Written by Dr Atul Mathur
I still remember my early training days in medicine in the mid-1980s when a middle-aged heart attack patient kept writhing in pain for hours due to limited diagnostic and therapeutic options. Today, like in other fields of medicine, cardiac care has evolved leaps and bounds to precise and minimally invasive therapeutic options. The latest technology is not just restricted to a few major centres in big cities but has percolated to tier B and C cities of our country as well.
We have moved from heart surgeries in a standstill heart supported by a heart lung machine to minimally invasive and robotic bypass on a beating heart and a pin-hole open heart surgery for valve replacement, using sleek and extremely durable artificial valves. These surgeries are precisely guided by intra-operative digital imaging by trans-esophageal echocardiography (TEE) to optimise outcomes while all patient vital parameters are closely monitored digitally to ensure safety.
STENTING MADE EASY
The non-surgical percutaneous interventions have evolved even faster, riding on the wave of rapid advance in digital technology, achieving precise and far improved outcomes. Use of a special pressure wire across the coronary blockages guides us today in precisely selecting only those blockages that would benefit from an intervention. Hence an unnecessary procedure is avoided in a multitude of patients where ambiguity drives the physician to over-treat rather than take a chance. Coronary stenting procedures for long were restricted to treating simple blockages only. Digital imaging techniques like intra-vascular ultrasound (IVUS) and optical coherence tomography (OCT) visualise the coronary artery which is being treated from inside. This allows extremely precise placement of stents in even very complex diseased portions of the artery with high calcium content or long blockages or blockages at branching points. All these tough lesions had suboptimal stenting outcomes with higher recurrence rates in early days when such imaging guidance was not available.
OPEN HEART SURGERY A THING OF THE PAST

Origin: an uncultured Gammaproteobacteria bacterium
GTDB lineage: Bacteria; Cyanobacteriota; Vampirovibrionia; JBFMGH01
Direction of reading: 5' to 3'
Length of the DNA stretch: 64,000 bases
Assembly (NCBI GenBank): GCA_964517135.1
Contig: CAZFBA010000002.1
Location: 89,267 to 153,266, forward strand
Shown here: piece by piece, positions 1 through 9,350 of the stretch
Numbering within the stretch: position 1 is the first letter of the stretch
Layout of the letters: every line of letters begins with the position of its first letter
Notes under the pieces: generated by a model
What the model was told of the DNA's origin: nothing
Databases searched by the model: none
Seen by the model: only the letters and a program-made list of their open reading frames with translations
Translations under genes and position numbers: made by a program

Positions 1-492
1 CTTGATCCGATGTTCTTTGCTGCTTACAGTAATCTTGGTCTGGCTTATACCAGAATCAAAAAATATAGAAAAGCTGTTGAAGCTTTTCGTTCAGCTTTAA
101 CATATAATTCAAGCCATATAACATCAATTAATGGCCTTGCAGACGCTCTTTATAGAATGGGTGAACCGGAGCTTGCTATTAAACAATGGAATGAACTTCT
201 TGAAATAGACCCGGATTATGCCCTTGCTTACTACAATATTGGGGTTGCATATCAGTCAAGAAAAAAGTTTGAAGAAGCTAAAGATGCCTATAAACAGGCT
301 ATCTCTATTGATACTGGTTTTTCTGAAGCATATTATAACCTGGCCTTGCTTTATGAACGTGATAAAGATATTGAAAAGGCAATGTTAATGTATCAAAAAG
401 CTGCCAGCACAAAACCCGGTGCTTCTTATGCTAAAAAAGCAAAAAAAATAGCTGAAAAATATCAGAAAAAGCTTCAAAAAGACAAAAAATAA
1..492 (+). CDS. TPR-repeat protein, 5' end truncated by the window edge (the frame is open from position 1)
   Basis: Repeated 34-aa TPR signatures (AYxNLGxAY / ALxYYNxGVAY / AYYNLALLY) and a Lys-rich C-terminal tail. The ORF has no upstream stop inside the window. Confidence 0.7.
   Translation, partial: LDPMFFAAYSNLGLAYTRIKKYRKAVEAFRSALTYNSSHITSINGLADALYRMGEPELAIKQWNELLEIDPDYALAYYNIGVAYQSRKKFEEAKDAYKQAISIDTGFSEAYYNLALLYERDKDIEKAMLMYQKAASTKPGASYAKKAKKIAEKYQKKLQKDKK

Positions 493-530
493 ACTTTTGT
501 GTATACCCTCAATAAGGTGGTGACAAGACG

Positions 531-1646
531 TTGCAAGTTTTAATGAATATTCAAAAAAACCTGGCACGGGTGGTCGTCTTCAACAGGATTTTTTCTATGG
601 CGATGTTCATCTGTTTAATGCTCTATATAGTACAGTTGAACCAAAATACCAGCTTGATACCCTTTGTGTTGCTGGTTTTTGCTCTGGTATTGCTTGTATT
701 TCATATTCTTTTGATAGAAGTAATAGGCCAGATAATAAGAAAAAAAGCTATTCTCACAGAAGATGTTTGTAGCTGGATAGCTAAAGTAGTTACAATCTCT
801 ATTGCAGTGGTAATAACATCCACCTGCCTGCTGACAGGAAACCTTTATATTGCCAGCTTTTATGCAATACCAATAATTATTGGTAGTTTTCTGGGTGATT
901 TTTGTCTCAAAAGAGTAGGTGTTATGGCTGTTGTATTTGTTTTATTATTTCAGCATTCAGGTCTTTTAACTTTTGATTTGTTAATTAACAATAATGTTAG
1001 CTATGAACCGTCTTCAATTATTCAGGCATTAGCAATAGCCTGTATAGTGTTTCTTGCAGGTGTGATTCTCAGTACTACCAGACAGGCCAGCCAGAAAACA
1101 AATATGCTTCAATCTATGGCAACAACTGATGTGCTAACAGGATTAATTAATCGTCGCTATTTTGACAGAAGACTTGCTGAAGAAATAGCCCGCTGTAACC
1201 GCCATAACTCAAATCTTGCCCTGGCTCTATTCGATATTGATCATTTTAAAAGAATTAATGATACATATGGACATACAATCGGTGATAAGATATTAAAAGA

Other than coronary arteries, there are many structural diseases of the heart involving the valves and holes in the heart, that are being treated with non-surgical percutaneous techniques. Most valve diseases earlier required a major open-heart surgery. These procedures are now being guided by advanced digital technology applied in echocardiography, which is now even happening from within the heart (intra-cardiac echocardiography or ICE). This allows a three-dimensional viewing of the heart (3-D Echo). The precise pre-procedural planning of most such cases is enabled by advanced computerised tomographic (CT) imaging. Disorders of heart rhythm often need accurate ablation of trigger points within the heart, which is now enabled by a three-dimensional mapping. The success of such procedures has significantly reduced morbidity and the need of prolonged medication with side effects.
CORRECTING CONGENITAL DEFECTS
It is devastating for young parents who bear children with a birth defect. Digital imaging has now allowed early and precise diagnosis of congenital heart disorders in the foetus to enable timely treatment and avoid lifelong deformity in many of them. The convergence of surgical as well as non-surgical procedures towards minimally invasive techniques will go a long way in alleviating human suffering.
HOW DIGITISED RECORDS ENSURE CONTINUITY OF CARE
One wouldn’t fail to remember the immense role of digital record- keeping that has tremendously facilitated current cardiac therapy by lowering errors and maintaining continuity of care. The future is already here in artificial intelligence getting rapidly incorporated in our machines employed in cardiac diagnostics and the role envisaged by 3-D printing techniques to assist in manufacture of prosthetic implants meant to replace diseased portions of the heart and blood vessels. Nearly everyone now carries a smartphone, and lakhs of people use wearable devices to track their health using an Apple Watch or similar gadgets. Instead of an annual visit, health tracking information for many patients is now available 24×7 for the entire year.
Here also smart software and artificial intelligence are being incorporated into the wearable applications to detect abnormality of heart rate and rhythm, oxygen saturation, lung congestion and body temperature, alerting patients to contact their doctors. It is indeed heartening to see the evolution of such technology in our country and the rapidly narrowing gap when compared with facilities available in the best of the developed world.
Lastly but not the least, the role of digital technology in spreading medical education across the country cannot be underestimated. A young cardiologist or cardiac surgeon while sitting at home or in the office can watch and learn the steps of a new technique which he can subsequently use for his patients. He can even be proctored using current audio-visual technology by an expert sitting in another part of the world while he is performing a new procedure on his patient. This concept is a game changer enabling rapid spread of uniform high-quality care of our patients in the remotest parts of the country.